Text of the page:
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Open the Eyes of My Heart


Ephesians 1:18 -- Open the eyes of their hearts, and let the light of Your truth flood in. Shine Your light on the hope You are calling them to embrace. Reveal to them the glorious riches You are preparing as their inheritance.

The Bible is rich with figurative language. Like our opening Bible verse, many verses refer to our eyes or seeing or vision, and many of these verses refer to sight in the physical sense, but as a metaphor. The phrase “Open the eyes of their hearts” is a metaphor. If you are a scientist, or even a child with the slimmest knowledge of anatomy, hearts don’t really have eyes; we can’t see with our hearts. Similarly, the word ‘heart’ is frequently given a metaphorical meaning in the Bible, and it continues to work as a useful metaphor even today. For instance, we occasionally hear that a good person has a ‘big heart’ or a ‘heart of gold’, or that a logical person who displays no emotion is ‘all head and no heart’. I use the phrase “moving from our heads to our hearts”.

It is useful because we understand the meaning; the reference makes sense to us. ‘Open the eyes of their hearts’ means to open the sensing, intuitive, feeling centers of their being. It means to allow them to perceive the spiritual aspects of our Universe, not just the physical. It means to look beyond the obvious and observe the deeper meanings.

To be sure, to ‘see’ God, to experience the glory and holiness of God, requires our physical ears and eyes and senses, otherwise we could not construe all the goodness of God’s Universe. But to understand God’s holiness we need to see past the physical world. God’s holiness refers to the infinitely unique greatness of God, and His goodness, worthiness, and perfection. God’s holiness refers to his being the creative force behind the whole Universe; the One Presence and One Power active in our lives and in all that is. Our eyes and ears and physical senses make it easier to interpret what we are living in and experiencing. But to completely perceive God’s holiness we need a deeper understanding; one that comes from inner seeing and intuition.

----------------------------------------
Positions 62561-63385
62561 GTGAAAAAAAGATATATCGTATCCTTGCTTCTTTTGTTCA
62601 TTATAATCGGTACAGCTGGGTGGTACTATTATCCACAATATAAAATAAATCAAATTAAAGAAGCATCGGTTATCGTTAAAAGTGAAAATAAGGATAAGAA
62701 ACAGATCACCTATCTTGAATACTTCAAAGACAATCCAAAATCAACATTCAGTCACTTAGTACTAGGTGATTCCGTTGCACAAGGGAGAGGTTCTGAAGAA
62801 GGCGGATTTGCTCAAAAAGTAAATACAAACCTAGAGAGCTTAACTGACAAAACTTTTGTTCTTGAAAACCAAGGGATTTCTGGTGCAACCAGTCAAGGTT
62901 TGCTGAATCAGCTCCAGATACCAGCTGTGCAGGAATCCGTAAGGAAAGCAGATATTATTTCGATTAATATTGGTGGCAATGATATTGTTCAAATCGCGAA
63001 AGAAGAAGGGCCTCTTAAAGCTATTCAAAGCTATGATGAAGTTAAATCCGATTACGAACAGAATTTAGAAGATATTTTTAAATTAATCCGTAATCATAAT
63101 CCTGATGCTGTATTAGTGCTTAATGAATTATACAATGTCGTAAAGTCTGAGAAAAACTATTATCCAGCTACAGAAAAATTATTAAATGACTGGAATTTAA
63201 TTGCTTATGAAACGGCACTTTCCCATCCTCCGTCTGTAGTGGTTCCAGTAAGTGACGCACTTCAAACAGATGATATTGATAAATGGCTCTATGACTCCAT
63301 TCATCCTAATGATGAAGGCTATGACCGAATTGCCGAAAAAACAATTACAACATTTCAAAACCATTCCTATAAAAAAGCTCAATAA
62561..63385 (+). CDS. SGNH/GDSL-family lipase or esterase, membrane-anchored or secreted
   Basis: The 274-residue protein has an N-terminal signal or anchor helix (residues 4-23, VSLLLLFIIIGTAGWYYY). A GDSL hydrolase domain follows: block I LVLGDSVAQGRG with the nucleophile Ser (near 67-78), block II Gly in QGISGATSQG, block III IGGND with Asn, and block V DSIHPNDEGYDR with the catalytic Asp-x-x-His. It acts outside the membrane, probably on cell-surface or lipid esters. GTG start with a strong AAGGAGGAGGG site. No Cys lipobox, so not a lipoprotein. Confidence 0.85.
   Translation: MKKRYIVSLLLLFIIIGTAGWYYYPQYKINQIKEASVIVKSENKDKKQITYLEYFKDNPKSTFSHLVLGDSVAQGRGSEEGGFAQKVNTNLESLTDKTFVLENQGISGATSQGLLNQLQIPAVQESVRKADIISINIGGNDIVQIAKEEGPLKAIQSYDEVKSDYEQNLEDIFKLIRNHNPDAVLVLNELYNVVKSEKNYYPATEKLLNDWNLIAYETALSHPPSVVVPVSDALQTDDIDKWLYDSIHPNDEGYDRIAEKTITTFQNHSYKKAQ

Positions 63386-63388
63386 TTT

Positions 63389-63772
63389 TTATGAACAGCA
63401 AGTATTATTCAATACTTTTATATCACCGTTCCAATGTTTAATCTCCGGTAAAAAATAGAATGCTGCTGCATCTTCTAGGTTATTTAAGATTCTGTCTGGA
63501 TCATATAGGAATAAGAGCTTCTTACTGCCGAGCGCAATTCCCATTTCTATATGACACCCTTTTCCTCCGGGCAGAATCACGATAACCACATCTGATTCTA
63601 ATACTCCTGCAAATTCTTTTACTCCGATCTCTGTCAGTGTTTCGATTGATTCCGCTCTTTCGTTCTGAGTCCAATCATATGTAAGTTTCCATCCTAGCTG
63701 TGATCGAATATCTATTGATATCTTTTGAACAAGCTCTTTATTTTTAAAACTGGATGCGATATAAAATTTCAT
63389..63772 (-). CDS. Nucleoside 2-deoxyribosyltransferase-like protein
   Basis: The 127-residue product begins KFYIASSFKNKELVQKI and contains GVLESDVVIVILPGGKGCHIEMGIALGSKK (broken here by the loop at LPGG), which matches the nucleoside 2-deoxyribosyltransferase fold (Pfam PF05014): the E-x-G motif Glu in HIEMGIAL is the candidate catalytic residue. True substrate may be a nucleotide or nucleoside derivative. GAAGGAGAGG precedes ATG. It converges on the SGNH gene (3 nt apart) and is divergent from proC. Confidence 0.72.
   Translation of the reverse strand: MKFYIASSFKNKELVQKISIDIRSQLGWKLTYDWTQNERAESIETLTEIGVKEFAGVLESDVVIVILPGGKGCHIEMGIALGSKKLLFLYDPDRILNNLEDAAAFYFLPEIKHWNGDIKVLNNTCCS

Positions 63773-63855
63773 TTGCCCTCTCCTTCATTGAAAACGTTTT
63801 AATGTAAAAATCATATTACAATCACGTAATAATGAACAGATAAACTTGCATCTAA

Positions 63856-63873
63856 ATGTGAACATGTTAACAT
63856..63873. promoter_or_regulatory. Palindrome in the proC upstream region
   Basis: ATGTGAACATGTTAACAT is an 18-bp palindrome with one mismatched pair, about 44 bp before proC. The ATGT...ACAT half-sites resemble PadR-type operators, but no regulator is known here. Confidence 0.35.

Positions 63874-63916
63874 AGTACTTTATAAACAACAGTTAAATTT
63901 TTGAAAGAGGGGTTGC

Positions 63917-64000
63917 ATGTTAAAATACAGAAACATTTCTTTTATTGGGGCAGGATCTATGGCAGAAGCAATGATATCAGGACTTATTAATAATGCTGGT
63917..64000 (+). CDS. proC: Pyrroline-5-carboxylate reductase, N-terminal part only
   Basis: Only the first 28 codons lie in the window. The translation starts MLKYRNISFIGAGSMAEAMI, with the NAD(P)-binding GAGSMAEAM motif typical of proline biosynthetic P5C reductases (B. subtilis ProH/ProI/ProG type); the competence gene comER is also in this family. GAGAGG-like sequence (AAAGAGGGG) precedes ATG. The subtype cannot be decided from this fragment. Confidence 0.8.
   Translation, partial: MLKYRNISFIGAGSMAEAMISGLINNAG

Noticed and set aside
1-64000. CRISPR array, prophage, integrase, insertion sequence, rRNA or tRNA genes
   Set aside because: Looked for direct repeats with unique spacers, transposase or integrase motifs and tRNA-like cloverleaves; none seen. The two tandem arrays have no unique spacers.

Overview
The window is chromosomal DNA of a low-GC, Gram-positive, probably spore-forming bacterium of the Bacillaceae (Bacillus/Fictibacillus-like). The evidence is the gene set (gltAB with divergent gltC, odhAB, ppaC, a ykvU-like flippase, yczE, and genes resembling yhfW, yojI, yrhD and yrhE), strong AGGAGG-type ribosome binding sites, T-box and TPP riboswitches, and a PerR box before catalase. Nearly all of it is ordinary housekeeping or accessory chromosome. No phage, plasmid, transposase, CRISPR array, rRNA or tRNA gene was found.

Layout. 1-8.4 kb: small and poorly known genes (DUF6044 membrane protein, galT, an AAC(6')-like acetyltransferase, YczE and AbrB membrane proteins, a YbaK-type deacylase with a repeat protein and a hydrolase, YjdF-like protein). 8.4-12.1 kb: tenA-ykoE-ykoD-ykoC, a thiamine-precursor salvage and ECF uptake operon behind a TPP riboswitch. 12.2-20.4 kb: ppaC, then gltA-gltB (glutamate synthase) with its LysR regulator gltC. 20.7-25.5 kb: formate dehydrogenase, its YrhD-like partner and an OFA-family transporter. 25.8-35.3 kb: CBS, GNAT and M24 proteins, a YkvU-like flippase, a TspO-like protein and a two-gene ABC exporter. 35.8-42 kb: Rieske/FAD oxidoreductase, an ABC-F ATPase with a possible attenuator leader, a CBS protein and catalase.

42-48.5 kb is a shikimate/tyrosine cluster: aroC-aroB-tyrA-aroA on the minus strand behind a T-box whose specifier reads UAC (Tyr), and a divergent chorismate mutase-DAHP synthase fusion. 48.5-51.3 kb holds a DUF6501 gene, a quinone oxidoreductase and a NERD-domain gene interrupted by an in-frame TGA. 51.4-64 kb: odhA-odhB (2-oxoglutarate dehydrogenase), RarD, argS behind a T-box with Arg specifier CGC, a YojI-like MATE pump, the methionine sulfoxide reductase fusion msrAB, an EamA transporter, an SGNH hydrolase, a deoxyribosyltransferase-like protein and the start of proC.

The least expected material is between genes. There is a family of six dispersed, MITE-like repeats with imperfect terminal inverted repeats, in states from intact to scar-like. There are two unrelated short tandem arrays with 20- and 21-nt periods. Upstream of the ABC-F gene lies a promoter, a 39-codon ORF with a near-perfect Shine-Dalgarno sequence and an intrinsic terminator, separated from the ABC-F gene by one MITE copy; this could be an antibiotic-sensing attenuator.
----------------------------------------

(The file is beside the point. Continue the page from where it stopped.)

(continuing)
Our eyes and ears make it easier to see God’s glory. Like holiness, or beauty, for that matter, ‘glory’ is difficult to define through the limitation of words. But in essence, God’s glory is the manifestation of God’s presence. It is a revelatory spiritual awakening to God’s presence and influence.

God’s glory is often associated with Light in the Bible. Because of this, one of the many names applied to God is “Jehovah Ori”, or “The Lord My Light.” Our Bible verse tells us to “Let the light of Your truth flood in.” Isaiah 60:1 reads: Arise, shine, for your light has come, and the glory of the Lord has risen upon you.

Yes, light is used as a metaphor. It refers to inner illumination and enlightenment. This light is seen through the eyes of our hearts, through our inner vision, intuition, perception, not by our physical eyes. We understand God’s holiness and glory not just by their physical examples, like beholding a beautiful sunrise or witnessing an act of courage or unconditional love, but also through the deep feelings registered on our hearts, on our emotional senses, when we experience these events. In Matthew 13:13 Jesus described the spiritually blind by saying, “Seeing they do not see.” Something more than the use of the natural eyes and ears and brains is required to see the glory and the holiness of God.

This is the importance of opening the eyes of our hearts; opening the receptors of our feelings and perceptions where we can allow the spiritual data to flow into us. If we allow our ego to dictate our reactions, such as relying on entrenched habits, we block the Light of God. When we allow our fears, doubts, prejudices, and unforgiveness to guide us, we close the eyes of our hearts and cannot see clearly.

When I was in 6th grade, I had to get glasses. I remember the first day with my new glasses as I walked to school. Even as a child, I was amazed and appreciative of how clearly everything looked. I was especially enthralled with the new definition in the leaves of the trees that I passed. Seeing clearly has a profound effect on how we engage our world.